Dodd-Frank from a legal perspective

The law firm Kleinberg, Kaplan, Wolff & Cohen, P.C. released a Legal Update earlier outlining the impact the Dodd-Frank Wall Street Reform and Consumer Protection Act of 2010 is likely to have on derivatives trading. Following is a summary of that update.

1. Comprehensive System of Regulation—The Dodd-Frank Act creates a comprehensive framework for regulating over-the-counter (OTC) derivatives as well as swap dealers and certain other designated participants in the derivatives markets. Jurisdiction for this regulation is split between the Securities Exchange Commission (SEC) and the Commodity Futures Trading Commission (CFTC) based on the whether the derivative is security based or not. Much of the scope and impact of the Dodd-Frank Act will depend on regulations the CFTC and SEC are directed to create within 360 days of its enactment.

2. Clearing of Derivatives Contracts—One of the largest changes made by the Act is to move OTC derivatives to exchange-traded, standardized contracts with clearinghouses. This will resolve the current lack of transparency and counterparty credit risk present in OTC trades. While the Act does not require all OTC products to move to exchanges, it charges the CFTC and SEC to determine which should be subject to clearing based on a number of criteria. Additionally, the Act provides certain exemptions for some derivatives through an “end user” exemption.

3. Regulation of Dealers and Major Swap Participants—The Dodd-Frank Act provides comprehensive registration requirements, as well as capital and margin requirements, and rules governing business conduct and record keeping. Dealers that are banks will be subject to capital and margin requirements set by their banking regulators. Further, banks that want to receive advances from any Federal Reserve credit facility must move its derivatives business to a non-bank affiliate. Further rules and regulations will be forthcoming from the CFTC and SEC.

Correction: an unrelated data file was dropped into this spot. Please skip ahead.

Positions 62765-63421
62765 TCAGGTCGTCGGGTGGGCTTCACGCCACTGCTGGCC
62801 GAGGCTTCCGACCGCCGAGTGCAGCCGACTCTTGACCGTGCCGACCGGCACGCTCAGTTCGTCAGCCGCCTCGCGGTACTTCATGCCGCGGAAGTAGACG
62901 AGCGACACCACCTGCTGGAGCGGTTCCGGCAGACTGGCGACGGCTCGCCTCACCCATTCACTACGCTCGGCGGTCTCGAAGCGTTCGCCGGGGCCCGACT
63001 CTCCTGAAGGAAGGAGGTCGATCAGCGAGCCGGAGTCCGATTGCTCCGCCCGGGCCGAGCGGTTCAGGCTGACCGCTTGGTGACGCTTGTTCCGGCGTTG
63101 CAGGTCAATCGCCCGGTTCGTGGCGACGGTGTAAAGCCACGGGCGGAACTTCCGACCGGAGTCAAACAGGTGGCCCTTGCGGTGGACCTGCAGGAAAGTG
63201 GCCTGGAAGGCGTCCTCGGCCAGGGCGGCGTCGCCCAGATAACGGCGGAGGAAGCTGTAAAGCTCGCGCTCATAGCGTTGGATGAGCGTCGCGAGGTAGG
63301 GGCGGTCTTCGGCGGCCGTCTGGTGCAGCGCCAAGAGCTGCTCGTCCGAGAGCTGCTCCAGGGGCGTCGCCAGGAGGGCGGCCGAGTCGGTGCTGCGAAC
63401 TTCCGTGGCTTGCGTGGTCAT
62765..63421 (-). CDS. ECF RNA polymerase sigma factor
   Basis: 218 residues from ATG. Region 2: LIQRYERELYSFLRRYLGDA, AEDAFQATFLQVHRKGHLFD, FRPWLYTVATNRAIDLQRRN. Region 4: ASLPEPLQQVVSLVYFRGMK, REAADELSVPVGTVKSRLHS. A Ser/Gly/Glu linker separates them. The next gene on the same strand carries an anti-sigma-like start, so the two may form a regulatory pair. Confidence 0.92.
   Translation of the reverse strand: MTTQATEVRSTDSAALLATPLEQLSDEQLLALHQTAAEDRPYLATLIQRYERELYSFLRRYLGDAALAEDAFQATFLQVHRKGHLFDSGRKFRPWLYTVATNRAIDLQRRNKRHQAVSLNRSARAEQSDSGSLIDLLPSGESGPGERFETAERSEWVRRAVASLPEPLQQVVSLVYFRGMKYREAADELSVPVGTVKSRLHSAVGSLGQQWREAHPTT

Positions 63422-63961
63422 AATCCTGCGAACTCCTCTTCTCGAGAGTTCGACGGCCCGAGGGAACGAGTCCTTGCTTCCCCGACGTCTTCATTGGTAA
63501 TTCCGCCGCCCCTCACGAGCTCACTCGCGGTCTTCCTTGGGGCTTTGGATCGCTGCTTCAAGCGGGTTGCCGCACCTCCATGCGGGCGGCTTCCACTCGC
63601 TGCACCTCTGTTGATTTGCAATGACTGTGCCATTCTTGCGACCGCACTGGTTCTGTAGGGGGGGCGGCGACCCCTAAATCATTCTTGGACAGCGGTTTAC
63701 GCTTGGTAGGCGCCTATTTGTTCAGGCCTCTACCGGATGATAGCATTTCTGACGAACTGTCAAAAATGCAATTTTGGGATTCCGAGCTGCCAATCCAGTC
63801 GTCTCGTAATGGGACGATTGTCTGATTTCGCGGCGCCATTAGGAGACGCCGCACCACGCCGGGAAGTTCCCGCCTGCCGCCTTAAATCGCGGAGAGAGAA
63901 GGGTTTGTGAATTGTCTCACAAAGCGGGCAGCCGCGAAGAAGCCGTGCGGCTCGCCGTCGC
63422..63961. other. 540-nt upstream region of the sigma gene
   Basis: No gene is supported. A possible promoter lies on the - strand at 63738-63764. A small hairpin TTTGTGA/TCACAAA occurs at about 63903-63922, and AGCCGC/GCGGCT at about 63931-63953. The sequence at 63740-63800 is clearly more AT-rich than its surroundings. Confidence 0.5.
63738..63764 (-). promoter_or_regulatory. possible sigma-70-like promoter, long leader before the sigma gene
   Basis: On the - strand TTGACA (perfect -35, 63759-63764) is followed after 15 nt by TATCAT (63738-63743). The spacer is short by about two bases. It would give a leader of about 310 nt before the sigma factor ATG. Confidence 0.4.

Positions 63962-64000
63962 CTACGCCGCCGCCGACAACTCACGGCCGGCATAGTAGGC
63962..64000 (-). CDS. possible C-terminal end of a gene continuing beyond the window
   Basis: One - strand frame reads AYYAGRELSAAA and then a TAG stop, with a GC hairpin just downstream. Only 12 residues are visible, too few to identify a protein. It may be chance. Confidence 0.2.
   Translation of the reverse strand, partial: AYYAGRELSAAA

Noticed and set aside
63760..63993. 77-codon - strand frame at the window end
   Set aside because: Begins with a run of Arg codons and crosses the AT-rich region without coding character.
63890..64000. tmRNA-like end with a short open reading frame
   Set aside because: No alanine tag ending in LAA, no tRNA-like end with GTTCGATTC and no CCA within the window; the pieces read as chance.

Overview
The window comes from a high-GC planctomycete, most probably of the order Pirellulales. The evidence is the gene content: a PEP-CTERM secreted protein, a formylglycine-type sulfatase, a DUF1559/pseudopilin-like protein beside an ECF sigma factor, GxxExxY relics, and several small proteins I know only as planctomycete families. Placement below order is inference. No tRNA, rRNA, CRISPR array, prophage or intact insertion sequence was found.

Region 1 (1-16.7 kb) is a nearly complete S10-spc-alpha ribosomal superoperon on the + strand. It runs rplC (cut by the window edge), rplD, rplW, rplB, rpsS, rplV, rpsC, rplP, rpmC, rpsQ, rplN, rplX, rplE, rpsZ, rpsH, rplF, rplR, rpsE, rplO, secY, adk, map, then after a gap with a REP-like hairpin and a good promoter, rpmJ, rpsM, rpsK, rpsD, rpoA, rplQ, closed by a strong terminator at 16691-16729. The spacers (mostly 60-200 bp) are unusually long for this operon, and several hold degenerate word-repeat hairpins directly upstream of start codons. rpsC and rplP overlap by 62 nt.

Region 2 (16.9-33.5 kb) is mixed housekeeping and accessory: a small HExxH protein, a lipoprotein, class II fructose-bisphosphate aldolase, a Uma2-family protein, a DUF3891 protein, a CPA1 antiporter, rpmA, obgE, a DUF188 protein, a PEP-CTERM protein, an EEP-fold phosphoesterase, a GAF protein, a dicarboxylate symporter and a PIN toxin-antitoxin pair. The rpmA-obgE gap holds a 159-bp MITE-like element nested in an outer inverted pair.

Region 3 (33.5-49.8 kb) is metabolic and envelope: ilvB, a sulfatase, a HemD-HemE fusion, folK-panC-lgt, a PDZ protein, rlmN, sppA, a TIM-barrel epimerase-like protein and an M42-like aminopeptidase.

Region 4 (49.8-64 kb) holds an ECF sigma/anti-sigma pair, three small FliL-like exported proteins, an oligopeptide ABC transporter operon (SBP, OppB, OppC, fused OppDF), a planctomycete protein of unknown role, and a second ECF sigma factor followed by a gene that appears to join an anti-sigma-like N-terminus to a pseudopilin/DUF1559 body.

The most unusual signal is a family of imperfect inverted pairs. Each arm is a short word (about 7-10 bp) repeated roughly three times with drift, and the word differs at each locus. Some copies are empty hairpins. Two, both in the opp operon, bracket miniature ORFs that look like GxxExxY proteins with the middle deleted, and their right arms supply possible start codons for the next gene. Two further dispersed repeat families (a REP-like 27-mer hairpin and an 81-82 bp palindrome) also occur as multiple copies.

4. Pre-Emption of State Law—The Dodd-Frank Act precludes state discussion over the use of credit default swaps for speculative purposes by providing that states may not regulate swaps as insurance.

5. Key Role of CFTC and SEC—Much of the impact of Dodd-Frank will not be felt until the CFTC and SEC have promulgated a number of regulations. Areas that require attention include:

· Type and number of derivatives contracts subject to the clearing requirements

· Scope of the end-user exemption

· Regulations governing swaps clearing organizations and exchanges

· Scope of the swap dealer and major swap participant definitions

· Capital and margin requirements imposed on entities

To view the Update in its entirety, go to Impact of Dodd-Frank Wall Street Reform and Consumer Protection Act on Derivatives Trading.

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